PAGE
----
The surviving members of Joy Division went on to form New Order following Ian Curtis taking his own life in 1980. Morris was speaking to NME about New Order’s classic second album ‘Power, Corruption & Lies’, when asked if the more colourful and dancier direction of the record was one that Joy Division might have eventually taken if the band had continued.
“We were into Kraftwerk and general electronic music,” Morris told NME. “Had Joy Division continued, we would have used a lot more electronic music – but probably in a lot more of a, dare I say it, Radiohead direction rather than straight-ahead dance. It would have been atmospheric, but rhythmic I suppose.”
Asked if he imagined that sound would be similar to that of Radiohead’s seminal electronica-based record ‘Kid A’, Morris replied: “Yes, something like that!”
The band described ‘Power, Corruption & Lies’ as the first record where they truly “became New Order’, following its predecessor ‘Movement’ living in the shadow of Joy Division and Ian Curtis’ death.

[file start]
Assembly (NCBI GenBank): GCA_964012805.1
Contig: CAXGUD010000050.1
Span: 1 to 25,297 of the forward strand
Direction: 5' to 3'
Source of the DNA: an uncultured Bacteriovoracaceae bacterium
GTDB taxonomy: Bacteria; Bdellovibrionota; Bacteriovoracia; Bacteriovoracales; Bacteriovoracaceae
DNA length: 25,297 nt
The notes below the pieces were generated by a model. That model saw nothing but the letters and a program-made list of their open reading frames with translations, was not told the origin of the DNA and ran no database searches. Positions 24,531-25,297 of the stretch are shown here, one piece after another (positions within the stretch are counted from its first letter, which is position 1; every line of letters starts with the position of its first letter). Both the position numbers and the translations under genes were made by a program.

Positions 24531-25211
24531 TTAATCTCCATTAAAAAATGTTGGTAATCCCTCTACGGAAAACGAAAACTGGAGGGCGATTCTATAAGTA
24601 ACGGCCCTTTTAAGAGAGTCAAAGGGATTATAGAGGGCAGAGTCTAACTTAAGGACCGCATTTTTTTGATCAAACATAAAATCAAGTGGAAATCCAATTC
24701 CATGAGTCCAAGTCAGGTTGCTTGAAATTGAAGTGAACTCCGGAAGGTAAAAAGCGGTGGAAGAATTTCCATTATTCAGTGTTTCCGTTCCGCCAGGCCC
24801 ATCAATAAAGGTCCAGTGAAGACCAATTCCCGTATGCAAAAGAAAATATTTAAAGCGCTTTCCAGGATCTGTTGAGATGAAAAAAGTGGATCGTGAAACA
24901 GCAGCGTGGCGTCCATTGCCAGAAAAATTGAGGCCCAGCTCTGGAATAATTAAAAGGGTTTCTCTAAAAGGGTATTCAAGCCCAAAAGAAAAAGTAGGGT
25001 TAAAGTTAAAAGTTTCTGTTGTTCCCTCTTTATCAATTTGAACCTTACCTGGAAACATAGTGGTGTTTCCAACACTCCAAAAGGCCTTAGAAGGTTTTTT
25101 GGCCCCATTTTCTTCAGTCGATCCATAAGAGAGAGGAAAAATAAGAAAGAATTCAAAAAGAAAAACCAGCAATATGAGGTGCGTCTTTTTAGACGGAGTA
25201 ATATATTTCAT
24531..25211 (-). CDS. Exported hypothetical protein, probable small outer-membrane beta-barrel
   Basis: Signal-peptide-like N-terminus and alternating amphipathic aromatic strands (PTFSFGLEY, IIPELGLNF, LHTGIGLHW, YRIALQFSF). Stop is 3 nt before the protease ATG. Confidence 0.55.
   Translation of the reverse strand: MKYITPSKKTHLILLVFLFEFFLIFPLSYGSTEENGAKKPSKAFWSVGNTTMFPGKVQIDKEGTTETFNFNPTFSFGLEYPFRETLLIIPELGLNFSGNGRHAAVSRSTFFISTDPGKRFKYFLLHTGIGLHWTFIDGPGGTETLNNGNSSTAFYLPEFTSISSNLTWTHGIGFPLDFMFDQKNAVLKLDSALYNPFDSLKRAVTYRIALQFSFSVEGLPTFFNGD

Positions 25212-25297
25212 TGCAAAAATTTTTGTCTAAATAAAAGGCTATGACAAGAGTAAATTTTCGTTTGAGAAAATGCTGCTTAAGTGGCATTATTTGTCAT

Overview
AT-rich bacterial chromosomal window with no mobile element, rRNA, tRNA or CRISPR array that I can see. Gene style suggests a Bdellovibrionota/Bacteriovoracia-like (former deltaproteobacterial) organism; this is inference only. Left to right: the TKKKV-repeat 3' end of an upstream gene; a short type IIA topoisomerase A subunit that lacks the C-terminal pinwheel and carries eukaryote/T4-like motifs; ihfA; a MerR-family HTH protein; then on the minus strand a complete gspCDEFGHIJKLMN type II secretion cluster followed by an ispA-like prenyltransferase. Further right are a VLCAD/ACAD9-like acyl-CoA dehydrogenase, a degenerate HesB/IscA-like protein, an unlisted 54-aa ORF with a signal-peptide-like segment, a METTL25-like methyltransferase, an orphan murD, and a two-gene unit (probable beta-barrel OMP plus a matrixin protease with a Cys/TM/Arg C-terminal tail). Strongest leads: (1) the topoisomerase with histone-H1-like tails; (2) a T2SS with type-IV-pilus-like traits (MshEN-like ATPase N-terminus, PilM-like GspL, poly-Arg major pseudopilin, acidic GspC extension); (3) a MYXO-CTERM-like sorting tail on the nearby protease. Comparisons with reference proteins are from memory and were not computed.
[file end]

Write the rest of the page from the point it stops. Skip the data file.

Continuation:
“As much I enjoyed ‘Movement’ musically, the process was a bit harrowing,” Joy Division bassist Peter Hook told NME. “Half of the stuff was left over from Joy Division and the other half was us desperately trying to learn how to be half as good as Ian Curtis. It was a fraught process, to say the least.”
He continued: “People didn’t want us to forget about Joy Division. That’s what we were trying to do. We could have grieved for Ian for six months – we could have grieved for a year – but we thought that we would lose everything. As you get older you realise that you didn’t have to rush.”
‘Power, Corruption & Lies: The 2020 Definitive Edition’ by New Order is out now. As well as sharing new single ‘Be A Rebel‘ and launching a collaborative sportswear range with Adidas, the band also recently released their legendary greatest hits collection ‘Substance’ on streaming services and rescheduled their show at London’s O2 for next year.